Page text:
Streamlining XP with SP3

Ecs / M830lr...
December 13, 2009 at 15:12:35
Specs: Microsoft Windows XP Professional, 1.659 GHz / 1023 MB
I did searches but didn't find much on this. I think I am getting near to needing a 'repair' install of XP Pro. It wasn't much fun the last time and took about all day to get the patches back in. I did a google search and came up with several methods, one using nlite and one I think imageburn or something. The problem is there are no directions for using these programs. Once they have finished making the image I have no idea where it is. My Nero doesn't detect any image files in any of the directories used. I am not an imaging freak, so there are just a ton of things I don't know, nor particularly care to learn. I'd just like a quick and clear method for making an image, one time only, that I can use to make a streamline CD. I hope to soon migrate to Win7 but probably not till next Summer.Does anyone have a simple, non-geeky way for me to do this?

I thank you all in advance.

PC Bob

PS I also have Acronis True Image 9.0 if that is any help.

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December 13, 2009 at 15:52:45
I think you are referring to slip streaming.

The easiest method to do that is to use nLite OS. Look at the link below for the guide.

If you have SATA hard drive/s remember to also slipstream the SATA controller drivers.

Keep in mind this is a complete installation file. Not suitable for a repair install that would save your personal files in the My Documents folder. It will be a new installation.

If you have Acronis True Image you can create an image as soon as your new installation is complete and use it to restore. Still may lose some files if you don't backup regularly.

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December 13, 2009 at 17:58:49
I've used a slipstreamed disk to do a repair instal. In some cases it is essential since XP will not allow an "older version" to be used for such a repair.

The process worked flawlessly in three systems I used it on.

Admittedly I didn't use the Nlite version of slipstreaming but I see no reason why a slipstreamed disk would not work as a repair instal medium as long as the current OS is the same version.

Goin' Fishin' (Some day)

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December 13, 2009 at 18:38:40
I guess I didn't think about using the restore disk. That should work just as well as a full version.

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Related Solutions

December 13, 2009 at 23:22:49
You might like to browse these two:

I have used both to integrate SP.3 then to integrate all Hotfixes since SP.3. Both are exceedingly simple to use, no user input at all until a blank cd must be inserted..

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December 14, 2009 at 11:00:45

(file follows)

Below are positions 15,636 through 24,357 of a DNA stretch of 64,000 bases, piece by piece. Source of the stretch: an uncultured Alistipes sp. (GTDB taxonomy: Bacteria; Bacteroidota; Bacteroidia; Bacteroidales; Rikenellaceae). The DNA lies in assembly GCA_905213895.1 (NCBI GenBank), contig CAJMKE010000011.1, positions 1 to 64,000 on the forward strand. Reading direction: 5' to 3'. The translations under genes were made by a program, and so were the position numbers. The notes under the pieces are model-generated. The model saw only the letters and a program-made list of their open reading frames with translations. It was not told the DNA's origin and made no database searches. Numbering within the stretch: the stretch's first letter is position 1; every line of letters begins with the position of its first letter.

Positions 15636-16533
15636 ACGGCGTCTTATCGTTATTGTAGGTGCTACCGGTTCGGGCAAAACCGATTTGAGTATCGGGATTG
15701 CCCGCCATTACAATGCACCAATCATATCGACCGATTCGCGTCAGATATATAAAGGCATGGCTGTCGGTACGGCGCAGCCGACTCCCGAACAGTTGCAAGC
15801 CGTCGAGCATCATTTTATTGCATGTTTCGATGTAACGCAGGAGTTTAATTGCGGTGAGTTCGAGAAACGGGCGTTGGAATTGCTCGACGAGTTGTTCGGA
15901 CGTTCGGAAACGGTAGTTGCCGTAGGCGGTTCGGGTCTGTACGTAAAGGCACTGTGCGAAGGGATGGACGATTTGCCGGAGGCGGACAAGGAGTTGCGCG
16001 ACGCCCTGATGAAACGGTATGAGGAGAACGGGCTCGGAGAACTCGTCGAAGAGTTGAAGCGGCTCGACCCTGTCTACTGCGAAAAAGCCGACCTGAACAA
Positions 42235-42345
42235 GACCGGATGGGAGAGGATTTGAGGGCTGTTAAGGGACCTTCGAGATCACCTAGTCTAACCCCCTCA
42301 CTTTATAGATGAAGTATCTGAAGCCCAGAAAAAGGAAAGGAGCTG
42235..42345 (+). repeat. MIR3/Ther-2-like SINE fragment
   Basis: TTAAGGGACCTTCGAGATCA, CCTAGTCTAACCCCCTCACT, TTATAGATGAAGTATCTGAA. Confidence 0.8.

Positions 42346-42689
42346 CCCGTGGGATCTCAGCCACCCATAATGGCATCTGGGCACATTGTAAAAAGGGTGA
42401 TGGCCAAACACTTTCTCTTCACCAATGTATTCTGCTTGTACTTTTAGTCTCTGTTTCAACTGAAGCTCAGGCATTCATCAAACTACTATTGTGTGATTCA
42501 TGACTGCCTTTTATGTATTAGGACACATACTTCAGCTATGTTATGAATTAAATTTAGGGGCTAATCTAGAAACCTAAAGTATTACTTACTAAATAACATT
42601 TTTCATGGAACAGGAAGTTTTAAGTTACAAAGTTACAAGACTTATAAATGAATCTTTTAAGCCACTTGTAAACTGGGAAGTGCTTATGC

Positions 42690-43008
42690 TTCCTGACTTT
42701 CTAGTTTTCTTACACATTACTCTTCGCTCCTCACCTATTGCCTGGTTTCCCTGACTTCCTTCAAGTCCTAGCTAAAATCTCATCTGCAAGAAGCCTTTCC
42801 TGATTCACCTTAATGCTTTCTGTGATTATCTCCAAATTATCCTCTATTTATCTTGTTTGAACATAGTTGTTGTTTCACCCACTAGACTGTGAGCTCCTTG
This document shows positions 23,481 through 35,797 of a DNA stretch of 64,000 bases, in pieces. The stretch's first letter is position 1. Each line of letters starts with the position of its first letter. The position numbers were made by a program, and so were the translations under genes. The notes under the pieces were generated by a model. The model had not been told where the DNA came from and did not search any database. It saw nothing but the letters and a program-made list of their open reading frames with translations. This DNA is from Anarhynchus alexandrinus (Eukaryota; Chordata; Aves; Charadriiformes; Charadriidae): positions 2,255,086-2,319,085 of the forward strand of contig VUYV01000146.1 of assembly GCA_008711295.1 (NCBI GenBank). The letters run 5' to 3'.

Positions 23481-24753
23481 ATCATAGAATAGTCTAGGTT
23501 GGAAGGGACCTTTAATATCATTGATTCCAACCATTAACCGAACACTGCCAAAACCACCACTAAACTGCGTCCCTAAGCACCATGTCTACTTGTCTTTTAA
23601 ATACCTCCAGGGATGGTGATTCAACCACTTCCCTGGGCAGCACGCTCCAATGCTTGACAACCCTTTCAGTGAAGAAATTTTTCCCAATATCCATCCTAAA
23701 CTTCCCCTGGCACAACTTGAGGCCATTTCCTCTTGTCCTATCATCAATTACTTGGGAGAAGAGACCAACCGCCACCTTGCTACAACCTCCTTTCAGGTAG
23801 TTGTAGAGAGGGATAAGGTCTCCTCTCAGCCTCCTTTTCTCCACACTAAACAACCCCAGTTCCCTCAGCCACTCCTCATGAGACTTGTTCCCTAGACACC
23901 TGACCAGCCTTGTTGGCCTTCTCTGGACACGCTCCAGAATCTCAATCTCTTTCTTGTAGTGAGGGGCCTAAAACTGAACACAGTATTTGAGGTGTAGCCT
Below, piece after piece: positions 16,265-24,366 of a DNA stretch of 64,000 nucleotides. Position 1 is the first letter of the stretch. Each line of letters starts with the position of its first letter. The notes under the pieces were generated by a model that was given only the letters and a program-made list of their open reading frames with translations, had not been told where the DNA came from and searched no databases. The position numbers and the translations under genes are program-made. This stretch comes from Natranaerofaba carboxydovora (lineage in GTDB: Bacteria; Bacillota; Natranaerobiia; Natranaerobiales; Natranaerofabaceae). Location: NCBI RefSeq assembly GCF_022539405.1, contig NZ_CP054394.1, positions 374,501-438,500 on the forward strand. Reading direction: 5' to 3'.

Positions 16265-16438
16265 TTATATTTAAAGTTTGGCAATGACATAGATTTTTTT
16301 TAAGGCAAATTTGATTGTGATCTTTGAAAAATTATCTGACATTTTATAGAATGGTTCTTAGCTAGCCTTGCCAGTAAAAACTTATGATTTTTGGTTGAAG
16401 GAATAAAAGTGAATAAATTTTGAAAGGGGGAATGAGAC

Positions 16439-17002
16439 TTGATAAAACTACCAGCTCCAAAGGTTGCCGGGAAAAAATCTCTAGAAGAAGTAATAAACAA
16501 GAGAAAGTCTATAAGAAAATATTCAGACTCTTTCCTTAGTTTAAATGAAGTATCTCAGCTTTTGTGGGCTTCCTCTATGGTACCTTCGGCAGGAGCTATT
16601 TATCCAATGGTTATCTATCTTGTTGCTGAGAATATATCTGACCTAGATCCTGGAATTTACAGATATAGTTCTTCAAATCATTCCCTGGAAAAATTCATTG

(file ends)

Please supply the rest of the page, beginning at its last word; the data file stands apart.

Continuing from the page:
After I posted here last night I ran nlite again. This time it seemed to run completely and then finished. However, not once did I get the chance to see where it saved the finished product. Or see the file name. I could not find any .img files in either of the two directories where I had the SP3 files and the XP CD files. That's my problem, lack of info on using nlite. I will check out the links given shortly. I was able to remove a bunch of keyboard files and language files that I will never use, which cut out about 100+ Mb, according to nlite. Now, if I could just get 'nlighted' on using the darn thing! I'm afraid it's just a bit too geeky for me. Sorry.

PS Hi othehill! Long time no see/hear from. I'm the same old PC Bob, just had to re-register, I guess since I haven't been here for awhile. Notice I am still using the crummy/lousy MB you advised me not to use all those years ago. Still works wonders, and hoping to try Win7 on it soon. MS says it will work fine. Thanks for the help on this one. I'll get there yet...

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December 14, 2009 at 11:48:02
Welcome back bob.

When using nLite you first copy the contents of your backup CD to a temp file so look in your temp folder.

I think the file will be 300/400MB in size. So you could sort files by size to find it.

BTW, Acronis can make an image of any partition on your drive. I think the version you have will also perform incremental backups. That means it writes ONLY what has changed since the last full backup. That will require re-writable media like a hard drive or DVDRW.

IMO it is easier to make periodic images and then save the incremental backup to a file on CDR for instance.

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December 14, 2009 at 14:28:24
It may have an "ISO" suffix rather than "img"

Goin' Fishin' (Some day)

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